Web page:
Saturday, November 14, 2009


Ten hours passed from the time I fell asleep to the time my eyes opened. Emerging from dreamland, I forget where I am, but slivers of dawn coming through the louvered blinds provide enough light for me to I see. I am in a four poster bed - not my bed. Reoriented, I know I am at The Farm, a log home shaded by towering pines, surrounded by several hundred acres in Pine Mountain, Georgia.

Though I think mine is a fair question, I have never asked, Otis, why do you call this a farm? Yet, nearly every time I have turned through the rugged stone columns, that question comes to mind. Crossing the threshold of the entrance, you gradually ascend to the first of two humpbacks. At its pinnacle, your gaze is drawn downward to the perfectly manicured grounds, and the centerpiece of the landscape - the lake. A boat house, dock, ascetically placed benches, Adirondack chairs, and trellised vineyards are only a smattering of the artistry the biblical Adam's offspring use to follow the injunction to tame and cultivate their world. With that, do the images I describe evoke the succinct, two syllable description The Farm?

Nonetheless, I am staying in a log house, at Scarborough Farms, where Tennessee Walkers are raised and trained to compete (but never planted and harvested to eat).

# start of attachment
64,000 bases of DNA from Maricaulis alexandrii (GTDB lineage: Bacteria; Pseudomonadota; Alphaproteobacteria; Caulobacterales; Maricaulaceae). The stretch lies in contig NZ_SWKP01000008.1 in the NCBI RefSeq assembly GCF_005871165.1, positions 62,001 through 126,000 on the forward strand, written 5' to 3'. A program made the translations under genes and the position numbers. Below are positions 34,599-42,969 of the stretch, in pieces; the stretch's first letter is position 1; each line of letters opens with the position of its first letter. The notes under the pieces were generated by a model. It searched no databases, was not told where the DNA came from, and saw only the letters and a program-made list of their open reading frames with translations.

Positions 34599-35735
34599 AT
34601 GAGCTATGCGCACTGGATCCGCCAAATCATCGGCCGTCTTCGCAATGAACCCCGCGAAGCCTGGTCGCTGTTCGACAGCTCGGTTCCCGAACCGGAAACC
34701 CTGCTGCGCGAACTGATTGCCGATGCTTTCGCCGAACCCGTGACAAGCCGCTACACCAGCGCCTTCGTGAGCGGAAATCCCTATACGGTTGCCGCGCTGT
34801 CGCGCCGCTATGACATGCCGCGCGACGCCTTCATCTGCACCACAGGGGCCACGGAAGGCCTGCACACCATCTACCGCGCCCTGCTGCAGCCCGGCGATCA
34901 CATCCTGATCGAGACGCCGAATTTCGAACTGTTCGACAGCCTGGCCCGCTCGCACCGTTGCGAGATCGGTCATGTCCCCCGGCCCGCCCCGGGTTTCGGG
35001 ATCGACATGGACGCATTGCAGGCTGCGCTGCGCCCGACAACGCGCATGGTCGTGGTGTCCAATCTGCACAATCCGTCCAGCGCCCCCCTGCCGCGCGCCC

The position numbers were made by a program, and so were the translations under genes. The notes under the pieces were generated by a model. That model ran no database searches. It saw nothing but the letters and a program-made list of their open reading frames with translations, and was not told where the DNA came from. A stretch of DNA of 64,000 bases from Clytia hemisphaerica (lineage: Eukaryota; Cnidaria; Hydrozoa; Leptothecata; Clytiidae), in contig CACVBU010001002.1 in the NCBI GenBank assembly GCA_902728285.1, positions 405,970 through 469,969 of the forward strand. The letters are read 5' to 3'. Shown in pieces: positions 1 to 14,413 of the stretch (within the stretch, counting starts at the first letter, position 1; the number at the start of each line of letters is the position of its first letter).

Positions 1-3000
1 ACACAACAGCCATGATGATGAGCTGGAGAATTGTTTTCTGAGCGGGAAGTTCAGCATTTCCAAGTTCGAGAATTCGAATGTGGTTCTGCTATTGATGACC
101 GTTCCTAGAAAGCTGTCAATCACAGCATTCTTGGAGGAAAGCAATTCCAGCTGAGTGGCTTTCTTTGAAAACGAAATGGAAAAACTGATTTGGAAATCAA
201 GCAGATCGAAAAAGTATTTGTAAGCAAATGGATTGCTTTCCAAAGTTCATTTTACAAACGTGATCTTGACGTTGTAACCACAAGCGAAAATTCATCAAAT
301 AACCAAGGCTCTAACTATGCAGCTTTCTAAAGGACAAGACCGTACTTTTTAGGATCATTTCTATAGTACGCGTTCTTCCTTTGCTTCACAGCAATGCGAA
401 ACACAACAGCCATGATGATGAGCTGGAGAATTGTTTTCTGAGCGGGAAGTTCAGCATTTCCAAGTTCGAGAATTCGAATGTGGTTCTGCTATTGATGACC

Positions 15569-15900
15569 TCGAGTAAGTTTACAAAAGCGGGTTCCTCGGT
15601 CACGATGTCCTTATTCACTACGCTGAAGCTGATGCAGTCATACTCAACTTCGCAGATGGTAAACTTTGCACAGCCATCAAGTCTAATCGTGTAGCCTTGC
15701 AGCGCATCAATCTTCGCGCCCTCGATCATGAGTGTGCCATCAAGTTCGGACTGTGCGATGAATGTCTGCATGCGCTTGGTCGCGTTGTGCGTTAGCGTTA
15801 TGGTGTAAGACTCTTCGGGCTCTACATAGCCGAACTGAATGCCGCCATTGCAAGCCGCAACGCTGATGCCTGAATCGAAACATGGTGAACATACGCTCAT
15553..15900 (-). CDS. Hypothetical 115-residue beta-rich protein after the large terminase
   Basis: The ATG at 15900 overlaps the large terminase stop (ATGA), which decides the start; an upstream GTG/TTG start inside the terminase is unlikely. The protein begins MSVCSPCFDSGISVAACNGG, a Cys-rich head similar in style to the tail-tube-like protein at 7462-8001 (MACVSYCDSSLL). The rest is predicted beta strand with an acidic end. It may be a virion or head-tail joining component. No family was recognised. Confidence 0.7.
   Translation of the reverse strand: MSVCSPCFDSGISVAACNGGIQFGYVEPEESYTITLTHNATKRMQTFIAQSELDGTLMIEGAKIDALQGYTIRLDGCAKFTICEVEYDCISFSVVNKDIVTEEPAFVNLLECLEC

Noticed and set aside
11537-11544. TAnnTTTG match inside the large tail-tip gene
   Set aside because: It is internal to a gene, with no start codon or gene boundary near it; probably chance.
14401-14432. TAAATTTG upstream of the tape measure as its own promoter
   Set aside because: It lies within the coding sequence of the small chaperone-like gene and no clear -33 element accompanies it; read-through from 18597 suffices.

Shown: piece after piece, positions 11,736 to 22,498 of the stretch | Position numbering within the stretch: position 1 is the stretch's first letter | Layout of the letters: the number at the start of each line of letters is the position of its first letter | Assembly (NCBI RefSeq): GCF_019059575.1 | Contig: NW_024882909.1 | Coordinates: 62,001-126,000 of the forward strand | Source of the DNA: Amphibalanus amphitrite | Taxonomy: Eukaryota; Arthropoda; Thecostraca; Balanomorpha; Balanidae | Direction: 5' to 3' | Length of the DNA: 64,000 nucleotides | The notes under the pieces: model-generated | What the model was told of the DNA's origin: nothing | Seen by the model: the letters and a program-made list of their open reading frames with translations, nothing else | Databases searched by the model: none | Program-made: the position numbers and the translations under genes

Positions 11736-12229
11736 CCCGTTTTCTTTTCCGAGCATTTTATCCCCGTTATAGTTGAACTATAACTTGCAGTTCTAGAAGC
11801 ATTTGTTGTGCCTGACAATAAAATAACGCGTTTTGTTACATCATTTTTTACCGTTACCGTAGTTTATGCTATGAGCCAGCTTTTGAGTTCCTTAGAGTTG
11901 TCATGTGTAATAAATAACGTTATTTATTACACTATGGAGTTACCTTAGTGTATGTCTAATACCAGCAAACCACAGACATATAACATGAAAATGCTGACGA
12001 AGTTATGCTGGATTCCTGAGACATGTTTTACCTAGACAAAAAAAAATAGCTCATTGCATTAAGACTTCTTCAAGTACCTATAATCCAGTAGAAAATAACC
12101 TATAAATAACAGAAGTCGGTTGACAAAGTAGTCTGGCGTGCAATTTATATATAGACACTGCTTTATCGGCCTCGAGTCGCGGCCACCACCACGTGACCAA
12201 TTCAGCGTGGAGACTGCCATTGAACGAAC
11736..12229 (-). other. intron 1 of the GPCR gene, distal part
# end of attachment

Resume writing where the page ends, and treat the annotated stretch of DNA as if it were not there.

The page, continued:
I pour my fresh brewed coffee into a thermal cup and am out the door shortly after daybreak. Ever present are the four dogs. One is named Lou; the others I just call Dog 2, Dog 3, and Dog 4. They love people. I no more than crack the door when I hear them tearing through fallen leaves to greet me. I continue out the door and cross the deck. I am like the Pied Piper and his entourage as Lou, Dog 2, Dog 3, and Dog 4 follow me stride for stride toward the rising sun. In the crisp morning air our breath trails behind us and dissipate. Squirrels, who differ little from the dogs, except in size and the ability to climb trees, are chasing each other around a large oak, spiraling upward like the stripe on a candy cane. Bark is flying as they scamper skyward. Neither gravity nor my presence has any effect them.

To read and write is my purpose for hiking to this spot, but the canines are driving me crazy. Lou continually drops sticks and pine cones in my lap - she wants to play fetch. I don't. I decide I will feign sleep. A few minutes pass, and I cannot hear or smell the dogs. In a really sneaky way, I open one eye to see if the dogs have abandoned me to look for someone or something less boring. Doggone dogs are gone (The old act-like-you-are-asleep trick worked)!

Steam is rising through the sipping hole in my coffee cup like smoke through a chimney. Just as a helium balloon will rise higher and higher, earth's star is floating higher and higher above the edge of the world it scaled just minutes ago. Horses are peacefully grazing just beyond the fence - the only barrier that separates us.

Where I stand is a thin place - the thinnest of barrier separates the physical from the spiritual. I am comfortably alone.


  1. Bill, I just want you to know that I was so blessed by you at CCC. Your messages spoke to my heart. Your smile was so contagious. I pray that you and Sandy are well, and that you are showered and overwhelmed by Gods blessings.

    Amy Carlson